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Symphony
SANTA ROSA SYMPHONY STAYS CLOSE TO HOME
by Steve Osborn
Sunday, March 26, 2017
Santa Rosa Symphony concerts usually feature high-powered soloists imported from afar, but for their recent “Bring on the Strings” concert set, they stuck close to home, thrusting their principal violin, viola and cello into the limelight. The violinist (Joseph Edelberg) and the violist (Elizabeth P...
Recital
SLAM BANG SONORITY IN HAOCHEN ZHANG'S SCHROEDER RECITAL
by Terry McNeill
Sunday, March 19, 2017
Piano Competition winners are in ample supply, and it’s often a hit and miss proposition as to their sterling interpretative qualities. However, the quadrennial Van Cliburn Competition in Ft. Worth has continually produced top-level artists, and the 2009 winner Haochen Zhang proved a formidable per...
Symphony
FOREIGN AFFAIRS CHARACTERS OF THE BAROQUE
by Sonia Morse Tubridy
Sunday, March 12, 2017
Akademie für Alte Musik Berlin, known as Akamus, played a Weill Hall concert March 12 in a program called "Foreign Affairs -Characters of the Baroque.” The ensemble, that began in 1984, has 15 musicians led by concert master Bernhard Forck. Attired in elegant black with red accents, ranging from tie...
Recital
MUSCULAR PIANISM DOMINATES MILL VALLEY CHAMBER SOCIETY RECITAL
by Terry McNeill
Sunday, March 12, 2017
Piano recitals since the beginning of the genre open with finger pieces - Scarlatti or Soler Sonatas, Bach, a Mendelssohn Prelude and Fugue or perhaps Mozart or Haydn. Sarah Daneshpour’s March 12 opening work at the Mill Valley Chamber Music Society series abruptly avoided the norm with the 10-minut...
Recital
NOVEL HAYDN AND SCHUMANN IN YARDEN'S OAKMONT RECITAL
by Terry McNeill
Thursday, March 09, 2017
Israeli pianist Einav Yarden has been a frequent Sonoma County visitor, playing private recitals for Spring Lake Village and Concerts Grand, and twice performing for Music at Oakmont. The Berlin-based artist returned to Oakmont’s Berger Auditorium March 9 with a program that was neither for connois...
Chamber
CONSUMMATE ENSEMBLE FROM THE MIRÓ IN WEILL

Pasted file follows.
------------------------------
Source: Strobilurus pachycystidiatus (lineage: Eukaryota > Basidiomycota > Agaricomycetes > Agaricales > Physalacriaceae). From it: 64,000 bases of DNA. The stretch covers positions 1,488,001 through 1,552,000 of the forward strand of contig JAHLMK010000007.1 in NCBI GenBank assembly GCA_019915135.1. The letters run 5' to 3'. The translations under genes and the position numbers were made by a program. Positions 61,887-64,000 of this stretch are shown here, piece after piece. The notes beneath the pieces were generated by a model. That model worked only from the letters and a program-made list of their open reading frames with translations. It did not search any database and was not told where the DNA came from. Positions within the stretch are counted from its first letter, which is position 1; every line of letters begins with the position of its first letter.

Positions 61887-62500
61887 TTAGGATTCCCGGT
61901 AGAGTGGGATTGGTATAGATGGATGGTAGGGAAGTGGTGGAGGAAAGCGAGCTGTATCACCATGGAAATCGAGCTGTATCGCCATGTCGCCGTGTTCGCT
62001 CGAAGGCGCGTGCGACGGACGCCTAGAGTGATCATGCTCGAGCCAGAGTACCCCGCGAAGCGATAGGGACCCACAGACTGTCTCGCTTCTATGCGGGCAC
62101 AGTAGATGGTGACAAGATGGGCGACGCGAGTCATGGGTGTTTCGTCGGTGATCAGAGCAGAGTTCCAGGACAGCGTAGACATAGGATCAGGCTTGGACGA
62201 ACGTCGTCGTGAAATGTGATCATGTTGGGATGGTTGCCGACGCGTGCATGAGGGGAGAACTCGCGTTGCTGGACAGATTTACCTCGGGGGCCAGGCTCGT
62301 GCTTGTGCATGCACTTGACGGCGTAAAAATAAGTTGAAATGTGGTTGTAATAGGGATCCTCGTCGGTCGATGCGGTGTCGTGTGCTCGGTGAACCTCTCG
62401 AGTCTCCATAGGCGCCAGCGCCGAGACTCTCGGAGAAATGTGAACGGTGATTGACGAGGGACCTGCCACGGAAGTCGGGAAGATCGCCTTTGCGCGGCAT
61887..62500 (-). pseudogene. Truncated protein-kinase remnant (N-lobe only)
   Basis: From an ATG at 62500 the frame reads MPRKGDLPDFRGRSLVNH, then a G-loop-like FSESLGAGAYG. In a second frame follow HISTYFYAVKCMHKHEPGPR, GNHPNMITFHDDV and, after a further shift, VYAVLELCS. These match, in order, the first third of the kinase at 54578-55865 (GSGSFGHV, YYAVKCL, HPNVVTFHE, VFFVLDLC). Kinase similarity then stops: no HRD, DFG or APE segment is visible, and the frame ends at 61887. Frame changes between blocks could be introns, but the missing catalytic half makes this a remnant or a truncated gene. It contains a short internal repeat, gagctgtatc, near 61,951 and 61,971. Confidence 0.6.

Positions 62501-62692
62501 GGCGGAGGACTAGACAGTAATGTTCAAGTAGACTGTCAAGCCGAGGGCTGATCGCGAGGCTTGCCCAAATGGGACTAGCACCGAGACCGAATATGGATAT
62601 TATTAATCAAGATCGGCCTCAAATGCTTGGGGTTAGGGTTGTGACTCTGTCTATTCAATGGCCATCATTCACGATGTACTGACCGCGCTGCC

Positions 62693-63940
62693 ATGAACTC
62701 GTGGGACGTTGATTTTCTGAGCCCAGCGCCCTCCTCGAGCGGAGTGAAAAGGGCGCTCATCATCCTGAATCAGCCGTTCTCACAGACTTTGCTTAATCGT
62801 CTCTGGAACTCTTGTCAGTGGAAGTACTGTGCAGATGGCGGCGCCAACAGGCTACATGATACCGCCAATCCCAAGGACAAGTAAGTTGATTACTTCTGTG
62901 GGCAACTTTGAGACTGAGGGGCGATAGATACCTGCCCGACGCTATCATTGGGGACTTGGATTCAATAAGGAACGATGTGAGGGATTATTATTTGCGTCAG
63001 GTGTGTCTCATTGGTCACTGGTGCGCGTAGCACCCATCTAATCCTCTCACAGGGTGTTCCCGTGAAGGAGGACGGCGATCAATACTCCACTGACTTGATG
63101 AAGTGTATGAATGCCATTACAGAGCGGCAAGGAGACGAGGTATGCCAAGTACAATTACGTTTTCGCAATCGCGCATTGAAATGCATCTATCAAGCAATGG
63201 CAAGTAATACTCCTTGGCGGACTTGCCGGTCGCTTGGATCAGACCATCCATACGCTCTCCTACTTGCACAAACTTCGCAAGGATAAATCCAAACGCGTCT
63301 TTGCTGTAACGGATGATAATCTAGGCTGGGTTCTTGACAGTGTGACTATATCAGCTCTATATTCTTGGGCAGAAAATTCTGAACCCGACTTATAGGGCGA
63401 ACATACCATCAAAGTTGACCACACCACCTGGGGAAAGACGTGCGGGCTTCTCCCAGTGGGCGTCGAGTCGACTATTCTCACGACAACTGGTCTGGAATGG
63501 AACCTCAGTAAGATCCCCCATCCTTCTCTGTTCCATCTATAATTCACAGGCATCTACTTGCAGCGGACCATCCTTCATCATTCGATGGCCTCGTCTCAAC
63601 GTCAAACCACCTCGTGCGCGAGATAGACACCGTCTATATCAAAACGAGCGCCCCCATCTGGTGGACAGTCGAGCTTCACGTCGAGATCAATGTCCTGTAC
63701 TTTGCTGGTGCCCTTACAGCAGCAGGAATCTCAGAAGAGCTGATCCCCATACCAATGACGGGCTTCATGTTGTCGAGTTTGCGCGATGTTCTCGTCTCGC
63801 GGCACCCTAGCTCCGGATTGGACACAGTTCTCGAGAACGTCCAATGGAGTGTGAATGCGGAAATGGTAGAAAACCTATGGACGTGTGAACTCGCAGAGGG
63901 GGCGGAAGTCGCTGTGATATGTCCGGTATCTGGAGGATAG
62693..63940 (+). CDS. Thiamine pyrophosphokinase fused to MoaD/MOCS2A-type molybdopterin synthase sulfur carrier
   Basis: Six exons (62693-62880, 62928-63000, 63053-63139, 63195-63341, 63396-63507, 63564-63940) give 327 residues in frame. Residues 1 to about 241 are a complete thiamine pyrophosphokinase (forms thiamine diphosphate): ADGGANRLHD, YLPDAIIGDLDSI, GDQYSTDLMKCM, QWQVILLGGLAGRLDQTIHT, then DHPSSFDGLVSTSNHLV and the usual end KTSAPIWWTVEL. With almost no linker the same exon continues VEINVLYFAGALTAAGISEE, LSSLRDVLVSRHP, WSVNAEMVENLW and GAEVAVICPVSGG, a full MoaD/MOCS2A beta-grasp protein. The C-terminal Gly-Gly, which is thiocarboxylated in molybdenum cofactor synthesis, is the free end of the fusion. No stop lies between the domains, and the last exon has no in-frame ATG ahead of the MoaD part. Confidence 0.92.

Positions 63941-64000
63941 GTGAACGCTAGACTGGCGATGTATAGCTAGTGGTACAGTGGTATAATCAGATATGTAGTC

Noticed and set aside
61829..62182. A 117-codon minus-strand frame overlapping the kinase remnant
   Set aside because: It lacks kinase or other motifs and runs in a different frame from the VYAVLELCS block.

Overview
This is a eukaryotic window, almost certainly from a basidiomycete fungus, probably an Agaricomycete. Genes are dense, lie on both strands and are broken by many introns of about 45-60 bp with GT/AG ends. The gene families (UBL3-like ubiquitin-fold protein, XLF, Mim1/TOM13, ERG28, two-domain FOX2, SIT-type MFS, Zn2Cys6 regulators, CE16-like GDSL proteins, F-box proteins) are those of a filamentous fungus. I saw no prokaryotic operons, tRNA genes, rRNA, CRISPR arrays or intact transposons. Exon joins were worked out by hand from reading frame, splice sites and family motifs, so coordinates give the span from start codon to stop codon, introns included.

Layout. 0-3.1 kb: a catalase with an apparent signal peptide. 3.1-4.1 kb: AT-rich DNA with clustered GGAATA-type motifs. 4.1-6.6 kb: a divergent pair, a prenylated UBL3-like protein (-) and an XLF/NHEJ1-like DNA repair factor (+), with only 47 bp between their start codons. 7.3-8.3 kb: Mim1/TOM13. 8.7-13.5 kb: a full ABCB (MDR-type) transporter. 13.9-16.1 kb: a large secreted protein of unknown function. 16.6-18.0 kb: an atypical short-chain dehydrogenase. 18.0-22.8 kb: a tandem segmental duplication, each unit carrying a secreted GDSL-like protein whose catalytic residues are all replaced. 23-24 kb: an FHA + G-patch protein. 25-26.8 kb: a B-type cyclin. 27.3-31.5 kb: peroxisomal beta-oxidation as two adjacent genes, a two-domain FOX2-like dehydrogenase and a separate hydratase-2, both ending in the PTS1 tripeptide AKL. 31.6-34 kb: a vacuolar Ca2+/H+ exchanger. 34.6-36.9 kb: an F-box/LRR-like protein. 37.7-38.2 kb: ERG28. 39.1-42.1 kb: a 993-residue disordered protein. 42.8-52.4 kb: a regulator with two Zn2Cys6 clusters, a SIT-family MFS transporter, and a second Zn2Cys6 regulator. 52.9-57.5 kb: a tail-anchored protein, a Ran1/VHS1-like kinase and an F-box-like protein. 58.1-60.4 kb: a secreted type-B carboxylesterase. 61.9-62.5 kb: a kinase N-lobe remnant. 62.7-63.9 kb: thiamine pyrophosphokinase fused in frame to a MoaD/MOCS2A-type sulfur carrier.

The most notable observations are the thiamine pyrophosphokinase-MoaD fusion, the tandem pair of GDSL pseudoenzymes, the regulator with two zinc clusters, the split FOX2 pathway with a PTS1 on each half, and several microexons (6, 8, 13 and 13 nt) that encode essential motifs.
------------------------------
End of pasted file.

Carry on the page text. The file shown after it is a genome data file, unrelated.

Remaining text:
by Sonia Tubridy and Nicki Bell
Sunday, March 05, 2017
A March 5 Weill hall audience of 350 leaned in to share an intimate musical space and to hear the Miró String Quartet’s sterling concert. Starting with Haydn's Op. 20, No. 4, the four musicians seemed to want listeners to be enveloped in their music. The Miró plays with the feat of being four dist...
Recital
BRILLIANT VIOLIN AND PIANO ARTISTRY CHARMS SCHROEDER HALL AUDIENCE
by Terry McNeill
Sunday, February 26, 2017
A tiny Schroeder Hall audience heard a flawless recital Feb. 26 by Yu-Chien Tseng, arguably the best recent local violin recital since Gil Shaham’s transversal of the complete Bach Suites in Weill and Frank Almond’s Oakmont recital in 2015. Muscular playing was the afternoon’s norm, and with pianis...
Chamber
MUSIC AND ART MELD IN ZUCKERMAN TRIO CONCERT
by Nicki Bell
Friday, February 24, 2017
A Feb. 24 Weill Hall concert by the Pinchas Zuckerman Trio juxtaposed formidable music making with palpable associations about visual art. Brahms’ C Minor "Sonatensatz” (Scherzo) is a short youthful work for violin and piano, and was an opening call to action. Lively and vigorous playing alternated...
Chamber
THREE BEETHOVEN TRIOS BEGUILE AUDIENCE IN FEB. 19 WEILL CONCERT
by Terry McNeill
Sunday, February 19, 2017
Chamber music concerts featuring one composer can be tricky, but the Han/Setzer/Finckel trio made a Feb. 19 Weill Hall audience of 500 hear and to a degree see the boundless creativity of Beethoven. The G Major Trio, Op. 1, No. 2, opened the afternoon’s Beethoven odyssey and one wonders why it is t...
Chamber
AUTHORITATIVE BARTOK HIGHLIGHTS TETZLAFF VIOLIN RECITAL
by Terry McNeill
Saturday, February 18, 2017
Christian Tetzlaff’s Feb. 18 violin recital rolled along with lively and fresh readings of Mozart, Beethoven and Schubert when the specter of Bartok’s granitic Second Sonata intervened. The sonic shock to the audience of 250 in Weill was palpable. Composed in 1923 the 20-minute two-movement work i...